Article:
NEGOMBO, Sri Lanka — A seaside Sri Lankan fishing town of Negombo has long been called “Little Rome,” a reference to its abundance of churches and its place at the center of the country’s small Catholic community.
But it was also known for its tolerance. Negombo’s Angurukaramulla Temple is a well-known stop for Buddhist pilgrims. Its Grand Mosque is famed for its beauty. The Hindu god Rama is said to have been nearby before his great battle with the demon-king Ravana.
During Sri Lanka’s long and bloody civil war, Negombo, about an hour north of the capital, Colombo, was largely spared the violence that raged elsewhere in the country.
“It is a safe haven for all,” Cardinal Malcolm Ranjith said at a religious conference held in the town in 2016.
But all that changed Sunday when a bomb ripped through Negombo’s St. Sebastian’s Church, one of a half-dozen coordinated attacks on churches and high-end hotels that killed nearly 300 people. At least 110 were killed in the attack at St. Sebastian’s, Ranjith said Monday.
“I was shocked when I saw the horrible devastation caused at the church,” he said after visiting St. Sebastian’s, pleading for tolerance and urging Christians not to seek revenge. Authorities have blamed the Sri Lankan Muslim group National Thowfeek Jamaath.
But in the hours after the blasts, even Ranjith called on officials to “mercilessly” punish those responsible for attacks, saying “only animals can behave like that.”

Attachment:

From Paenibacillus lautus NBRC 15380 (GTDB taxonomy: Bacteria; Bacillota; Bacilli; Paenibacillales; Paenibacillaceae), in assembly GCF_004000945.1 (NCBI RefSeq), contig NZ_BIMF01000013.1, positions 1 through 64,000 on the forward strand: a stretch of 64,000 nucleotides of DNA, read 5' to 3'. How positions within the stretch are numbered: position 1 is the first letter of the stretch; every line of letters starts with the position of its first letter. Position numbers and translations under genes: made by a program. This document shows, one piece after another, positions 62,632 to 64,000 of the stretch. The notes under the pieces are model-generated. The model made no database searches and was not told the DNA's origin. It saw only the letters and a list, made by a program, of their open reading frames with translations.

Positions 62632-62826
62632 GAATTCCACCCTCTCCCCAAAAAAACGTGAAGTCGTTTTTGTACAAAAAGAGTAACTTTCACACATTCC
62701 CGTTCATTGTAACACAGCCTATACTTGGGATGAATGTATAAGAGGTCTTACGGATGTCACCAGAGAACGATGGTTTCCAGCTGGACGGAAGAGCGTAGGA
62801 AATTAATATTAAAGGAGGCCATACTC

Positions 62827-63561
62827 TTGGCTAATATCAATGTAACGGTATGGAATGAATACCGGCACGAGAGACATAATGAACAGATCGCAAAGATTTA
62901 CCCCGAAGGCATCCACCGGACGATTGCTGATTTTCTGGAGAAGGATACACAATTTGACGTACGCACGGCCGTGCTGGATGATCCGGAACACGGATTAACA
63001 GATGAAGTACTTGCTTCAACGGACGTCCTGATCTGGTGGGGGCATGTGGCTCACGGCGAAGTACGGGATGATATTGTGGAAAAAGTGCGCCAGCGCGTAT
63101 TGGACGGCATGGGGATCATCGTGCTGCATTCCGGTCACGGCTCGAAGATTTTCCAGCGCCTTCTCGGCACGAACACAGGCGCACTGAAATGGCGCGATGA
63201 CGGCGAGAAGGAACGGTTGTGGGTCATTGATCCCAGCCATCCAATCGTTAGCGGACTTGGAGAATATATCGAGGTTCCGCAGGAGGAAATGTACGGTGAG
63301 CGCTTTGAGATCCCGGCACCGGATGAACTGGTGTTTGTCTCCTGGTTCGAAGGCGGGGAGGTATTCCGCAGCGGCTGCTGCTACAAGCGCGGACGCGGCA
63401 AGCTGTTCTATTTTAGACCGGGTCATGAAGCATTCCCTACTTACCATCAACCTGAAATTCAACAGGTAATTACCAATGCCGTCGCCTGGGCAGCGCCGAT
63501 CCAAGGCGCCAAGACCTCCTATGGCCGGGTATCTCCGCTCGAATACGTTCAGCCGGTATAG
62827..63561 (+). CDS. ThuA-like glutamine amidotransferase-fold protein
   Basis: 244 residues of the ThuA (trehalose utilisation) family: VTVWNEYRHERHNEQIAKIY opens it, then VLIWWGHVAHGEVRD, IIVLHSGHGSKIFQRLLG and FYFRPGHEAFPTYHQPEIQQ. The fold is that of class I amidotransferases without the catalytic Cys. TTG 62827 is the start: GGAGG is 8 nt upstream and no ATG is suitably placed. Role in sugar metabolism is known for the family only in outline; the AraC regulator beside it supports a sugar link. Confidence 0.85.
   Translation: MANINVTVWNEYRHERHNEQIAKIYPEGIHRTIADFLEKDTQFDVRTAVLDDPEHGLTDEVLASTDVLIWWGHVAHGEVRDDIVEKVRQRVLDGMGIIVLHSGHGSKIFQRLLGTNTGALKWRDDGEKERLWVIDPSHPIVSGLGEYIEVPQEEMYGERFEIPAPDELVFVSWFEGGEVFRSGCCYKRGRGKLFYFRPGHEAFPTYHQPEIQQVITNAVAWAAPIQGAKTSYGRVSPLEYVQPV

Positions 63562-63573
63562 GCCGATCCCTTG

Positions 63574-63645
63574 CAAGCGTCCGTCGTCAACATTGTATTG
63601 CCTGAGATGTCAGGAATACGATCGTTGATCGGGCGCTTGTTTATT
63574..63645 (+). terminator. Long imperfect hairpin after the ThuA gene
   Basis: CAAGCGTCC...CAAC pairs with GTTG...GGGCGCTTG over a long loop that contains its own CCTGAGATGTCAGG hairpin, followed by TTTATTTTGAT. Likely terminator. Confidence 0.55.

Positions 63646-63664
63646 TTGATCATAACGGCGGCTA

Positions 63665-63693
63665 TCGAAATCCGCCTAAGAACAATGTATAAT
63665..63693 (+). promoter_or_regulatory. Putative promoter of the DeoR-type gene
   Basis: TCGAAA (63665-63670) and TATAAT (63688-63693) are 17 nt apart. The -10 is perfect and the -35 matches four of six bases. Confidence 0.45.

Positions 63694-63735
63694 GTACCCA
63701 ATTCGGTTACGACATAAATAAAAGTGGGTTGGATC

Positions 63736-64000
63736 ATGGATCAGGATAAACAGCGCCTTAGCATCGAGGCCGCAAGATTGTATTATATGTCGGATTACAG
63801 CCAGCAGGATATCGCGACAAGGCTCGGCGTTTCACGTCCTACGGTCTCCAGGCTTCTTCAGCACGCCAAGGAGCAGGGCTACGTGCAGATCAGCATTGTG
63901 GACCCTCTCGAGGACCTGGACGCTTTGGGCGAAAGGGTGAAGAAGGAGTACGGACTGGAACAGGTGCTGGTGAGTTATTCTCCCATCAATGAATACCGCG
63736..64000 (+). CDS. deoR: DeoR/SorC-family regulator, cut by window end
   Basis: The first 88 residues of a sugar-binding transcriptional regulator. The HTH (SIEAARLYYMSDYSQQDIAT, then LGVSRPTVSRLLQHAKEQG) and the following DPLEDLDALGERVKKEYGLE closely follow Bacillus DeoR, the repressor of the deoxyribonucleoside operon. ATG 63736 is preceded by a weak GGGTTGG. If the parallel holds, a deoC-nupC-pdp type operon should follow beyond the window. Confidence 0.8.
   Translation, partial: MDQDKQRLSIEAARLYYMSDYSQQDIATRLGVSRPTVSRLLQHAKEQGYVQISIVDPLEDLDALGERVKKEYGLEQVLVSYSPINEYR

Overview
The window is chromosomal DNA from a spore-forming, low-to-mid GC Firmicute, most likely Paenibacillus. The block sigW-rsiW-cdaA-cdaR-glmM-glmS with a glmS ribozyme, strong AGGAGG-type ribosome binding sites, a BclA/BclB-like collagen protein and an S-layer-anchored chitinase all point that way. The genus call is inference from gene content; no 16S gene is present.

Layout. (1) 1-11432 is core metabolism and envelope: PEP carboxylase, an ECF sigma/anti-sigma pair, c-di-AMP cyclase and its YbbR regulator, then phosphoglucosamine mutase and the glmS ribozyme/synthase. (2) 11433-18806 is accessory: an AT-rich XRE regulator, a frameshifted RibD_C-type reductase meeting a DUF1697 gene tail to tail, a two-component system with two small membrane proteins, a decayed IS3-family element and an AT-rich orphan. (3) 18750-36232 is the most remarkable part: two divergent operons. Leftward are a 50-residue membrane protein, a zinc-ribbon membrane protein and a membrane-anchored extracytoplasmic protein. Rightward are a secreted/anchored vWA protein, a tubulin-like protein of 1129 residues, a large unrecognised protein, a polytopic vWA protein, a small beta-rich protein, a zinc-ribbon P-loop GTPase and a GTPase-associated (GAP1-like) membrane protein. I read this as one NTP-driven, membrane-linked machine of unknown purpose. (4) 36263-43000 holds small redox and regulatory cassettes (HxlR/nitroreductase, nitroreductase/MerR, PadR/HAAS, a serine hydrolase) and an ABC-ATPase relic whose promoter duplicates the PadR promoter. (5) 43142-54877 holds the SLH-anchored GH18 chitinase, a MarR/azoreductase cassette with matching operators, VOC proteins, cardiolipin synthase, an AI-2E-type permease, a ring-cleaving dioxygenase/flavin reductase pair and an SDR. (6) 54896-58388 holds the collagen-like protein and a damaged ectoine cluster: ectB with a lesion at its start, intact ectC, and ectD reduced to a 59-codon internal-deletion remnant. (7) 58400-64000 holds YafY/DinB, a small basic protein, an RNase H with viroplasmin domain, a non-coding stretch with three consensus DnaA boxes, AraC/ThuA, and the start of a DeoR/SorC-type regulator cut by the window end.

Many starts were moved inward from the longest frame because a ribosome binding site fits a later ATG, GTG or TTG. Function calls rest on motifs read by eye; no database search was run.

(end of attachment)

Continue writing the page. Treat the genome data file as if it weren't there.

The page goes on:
Catholicism is everywhere in Negombo, a town of about 140,000 people with dozens of churches and perhaps hundreds of small roadside Catholic shrines. About 65 percent of Negombo is Catholic, according to census data, though Catholics make up just 6 percent of the country’s population.
Negombo’s economy has long been dominated by fishing, but the tourism industry has grown quickly in recent years because of the town’s beaches and its proximity to the country’s international airport.
On Monday, many people came to pray in the garden outside the church, gathering at a statue of St. Sebastian, an early Christian martyr who was riddled with arrows during Roman persecutions.
Kumari Siriwardane had tears in her eyes as she spoke.
“I feel so sad about our village, our people, our religion,” said Siriwardane, 58. “The doors of our houses are closed.”
She struggled to find words to express her pain: “I feel very sad. Very very sad.”